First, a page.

From the Seattle Post-Intelligence:
Last updated September 20, 2007 4:38 p.m. PTOf course, TIGRA wants their fair share of the $$$. Thats the American way!!!
WASHINGTON -- Once every month, the average immigrant in the United States steps into a money-transfer facility and wires about $250 overseas. Minutes later somewhere around the world, a relative or friend can step into a similar facility and receive the cash -- minus fees and other transfer expenses. This transnational economic activity, repeating itself millions of times every month, added up to about $274 billion worldwide last year -- a lifeline for millions in some of the poorest corners of the planet and an amount at least double all official foreign aid combined.
For years, immigrant organizations, governments and international financial institutions have focused energy and resources on figuring how they might leverage those billions to help improve the conditions that make people become immigrants in the first place. Largely absent from this effort -- and in fact a frequent target of criticism -- has been the middleman: the money transmitter.
Last week, some might say, things changed. Western Union, the largest money transmitter with more than 17 percent of the global market, announced a $50 million, five-year philanthropic initiative to help migrant families. The Colorado-based company said it would underwrite educational grants, offer free wire transfers during humanitarian relief efforts and enlist some of its 312,000 agents and representatives as financial mentors to businesses and individuals.
This program would build on Western Union's contributions to specific economic development projects in Mexico, the largest recipient of remittances in the world ($23 billion last year). The new contributions would bolster programs such as "Tres por Uno" (three for one) that match every dollar invested in Mexico by U.S.-based immigrant associations for projects such as paving roads or opening factories with a dollar each from Mexican federal, state and local governments.
A federation of hometown immigrant associations in Southern California received $120,000 from Western Union last year to conduct such work in Mexico. According to Efrain Jimenez, the group's vice president, the donation wasn't huge, but it was significant as a demonstration that "the private sector can and should exercise its social responsibility" and as a symbol of solidarity with immigrants at a time when that can be politically costly.
Some immigrant advocate groups, however, are not impressed by Western Union's altruism. Last week, the Transnational Institute for Grassroots Research and Action, which claims to represent more than 150 immigrant organizations in the United States, called for a boycott of Western Union, arguing that its new campaign is a "marketing gimmick" that will do little to benefit immigrants here or their families abroad.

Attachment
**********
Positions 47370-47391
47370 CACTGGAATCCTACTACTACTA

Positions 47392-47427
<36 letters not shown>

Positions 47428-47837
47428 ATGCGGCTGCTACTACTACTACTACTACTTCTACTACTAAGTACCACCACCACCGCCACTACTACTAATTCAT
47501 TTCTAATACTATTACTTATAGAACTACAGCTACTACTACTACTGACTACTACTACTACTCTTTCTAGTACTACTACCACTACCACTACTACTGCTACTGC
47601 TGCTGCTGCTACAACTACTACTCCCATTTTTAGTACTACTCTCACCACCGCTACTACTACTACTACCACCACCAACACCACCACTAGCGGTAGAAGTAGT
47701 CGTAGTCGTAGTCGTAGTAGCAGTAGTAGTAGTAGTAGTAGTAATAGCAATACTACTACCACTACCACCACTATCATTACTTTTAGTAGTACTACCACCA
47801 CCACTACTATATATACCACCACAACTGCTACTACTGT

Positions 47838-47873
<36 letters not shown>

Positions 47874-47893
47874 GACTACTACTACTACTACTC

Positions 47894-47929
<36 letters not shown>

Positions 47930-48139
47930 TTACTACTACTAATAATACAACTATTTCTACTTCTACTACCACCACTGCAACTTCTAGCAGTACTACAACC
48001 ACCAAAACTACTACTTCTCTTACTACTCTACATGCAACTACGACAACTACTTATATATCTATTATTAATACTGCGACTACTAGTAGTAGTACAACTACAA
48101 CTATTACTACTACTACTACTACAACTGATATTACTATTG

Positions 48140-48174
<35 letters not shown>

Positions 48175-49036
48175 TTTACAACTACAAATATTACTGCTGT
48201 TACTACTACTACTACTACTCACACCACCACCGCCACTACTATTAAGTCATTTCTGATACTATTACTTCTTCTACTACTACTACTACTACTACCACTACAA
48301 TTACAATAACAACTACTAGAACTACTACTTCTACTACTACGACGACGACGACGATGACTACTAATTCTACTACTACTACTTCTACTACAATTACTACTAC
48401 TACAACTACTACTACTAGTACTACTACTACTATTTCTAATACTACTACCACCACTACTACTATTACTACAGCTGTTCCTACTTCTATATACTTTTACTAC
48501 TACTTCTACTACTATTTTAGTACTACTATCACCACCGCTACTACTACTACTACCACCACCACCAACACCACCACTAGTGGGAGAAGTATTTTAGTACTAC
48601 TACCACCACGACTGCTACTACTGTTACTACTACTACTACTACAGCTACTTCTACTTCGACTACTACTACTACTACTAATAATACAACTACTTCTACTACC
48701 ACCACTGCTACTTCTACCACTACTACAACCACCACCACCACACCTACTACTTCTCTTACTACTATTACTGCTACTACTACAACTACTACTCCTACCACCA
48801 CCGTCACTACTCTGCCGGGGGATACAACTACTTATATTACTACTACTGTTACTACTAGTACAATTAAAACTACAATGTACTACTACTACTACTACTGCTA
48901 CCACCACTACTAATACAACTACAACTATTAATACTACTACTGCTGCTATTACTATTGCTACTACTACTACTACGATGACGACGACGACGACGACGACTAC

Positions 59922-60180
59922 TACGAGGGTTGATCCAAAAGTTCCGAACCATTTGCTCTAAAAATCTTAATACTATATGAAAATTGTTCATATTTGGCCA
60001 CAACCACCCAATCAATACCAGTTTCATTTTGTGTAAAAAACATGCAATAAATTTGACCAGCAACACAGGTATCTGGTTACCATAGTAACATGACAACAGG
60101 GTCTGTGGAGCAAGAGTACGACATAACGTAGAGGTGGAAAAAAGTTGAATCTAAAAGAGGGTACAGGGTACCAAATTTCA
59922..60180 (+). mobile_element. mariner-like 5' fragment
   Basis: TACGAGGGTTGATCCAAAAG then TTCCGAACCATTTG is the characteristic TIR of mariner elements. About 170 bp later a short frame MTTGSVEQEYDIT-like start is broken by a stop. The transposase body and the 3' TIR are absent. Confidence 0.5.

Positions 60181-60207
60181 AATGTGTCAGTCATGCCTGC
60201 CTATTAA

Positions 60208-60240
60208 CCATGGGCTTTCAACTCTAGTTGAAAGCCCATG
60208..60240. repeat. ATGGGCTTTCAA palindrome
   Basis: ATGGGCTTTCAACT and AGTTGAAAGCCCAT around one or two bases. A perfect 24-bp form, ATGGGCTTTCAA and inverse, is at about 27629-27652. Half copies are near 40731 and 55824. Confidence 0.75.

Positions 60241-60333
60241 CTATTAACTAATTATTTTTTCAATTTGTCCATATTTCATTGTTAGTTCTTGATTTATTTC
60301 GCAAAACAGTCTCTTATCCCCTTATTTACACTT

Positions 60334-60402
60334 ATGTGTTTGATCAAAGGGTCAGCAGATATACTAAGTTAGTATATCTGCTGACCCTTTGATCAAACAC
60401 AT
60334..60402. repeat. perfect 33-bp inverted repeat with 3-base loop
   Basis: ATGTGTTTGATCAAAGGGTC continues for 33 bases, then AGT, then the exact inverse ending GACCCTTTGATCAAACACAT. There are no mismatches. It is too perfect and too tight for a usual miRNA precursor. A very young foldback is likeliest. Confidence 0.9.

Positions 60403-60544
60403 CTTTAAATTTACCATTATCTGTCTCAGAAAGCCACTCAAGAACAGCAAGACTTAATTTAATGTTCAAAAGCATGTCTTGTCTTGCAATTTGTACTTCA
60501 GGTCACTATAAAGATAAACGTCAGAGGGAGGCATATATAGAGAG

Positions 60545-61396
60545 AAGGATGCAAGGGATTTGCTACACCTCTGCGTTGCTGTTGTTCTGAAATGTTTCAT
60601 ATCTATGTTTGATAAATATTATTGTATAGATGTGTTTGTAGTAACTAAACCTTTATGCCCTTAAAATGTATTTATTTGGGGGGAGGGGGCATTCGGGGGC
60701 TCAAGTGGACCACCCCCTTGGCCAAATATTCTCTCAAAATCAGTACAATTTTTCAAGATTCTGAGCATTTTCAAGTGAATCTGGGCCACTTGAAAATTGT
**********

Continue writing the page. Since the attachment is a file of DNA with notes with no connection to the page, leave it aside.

TIGRA is particularly concerned that initiatives such as Western Union's give immigrants little say on where the money is spent. Rather, TIGRA would have Western Union and other money transmitters donate directly to a fund managed by TIGRA.
This article just shows you how much money earned in the US is leaving the US. This is bad for our economy (but great for Mexico's economy!!).
While that might raise an eyebrow of suspicion, TIGRA has reason to be skeptical. Money transmitters have profited for years from the poor. And, TIGRA argues, even with this initiative Western Union's philanthropic activity will represent less than 50 cents per $100 profit. (Western Union's spokesman Dan Diaz disputed TIGRA's claim and cited the Consulting Network, which found Western Union's giving at just below the average for U.S. corporations.)
Money transmitters cannot be blamed for the poverty of their customers. Indeed, Manuel Orozco, remittance expert at the Inter-American Dialogue, said that Western Union should be given credit for connecting "some of the world's poorest to the global economy." Still, Orozco added, Western Union is far from a beacon of corporate giving.
In the past, it has been governments and organizations such as TIGRA that have successfully pushed money transmitters to lower their fees and become more altruistic. Ten years ago, it cost on average $30 to send $300 to Mexico; today it costs $10. During the 1990s, Western Union was sued for not disclosing extra profits from favorable foreign currency exchange rates, resulting in a settlement that included the establishment of the Western Union Foundation.
As Francis Calpotura, TIGRA's executive director, put it, remittances are "one of the very few tools" immigrants have to wield power in their world. This is especially true in today's political environment, where they have seen little success in influencing the immigration debate in Washington. One might hope that TIGRA and Western Union can find a way to see themselves as partners on the same side of that struggle.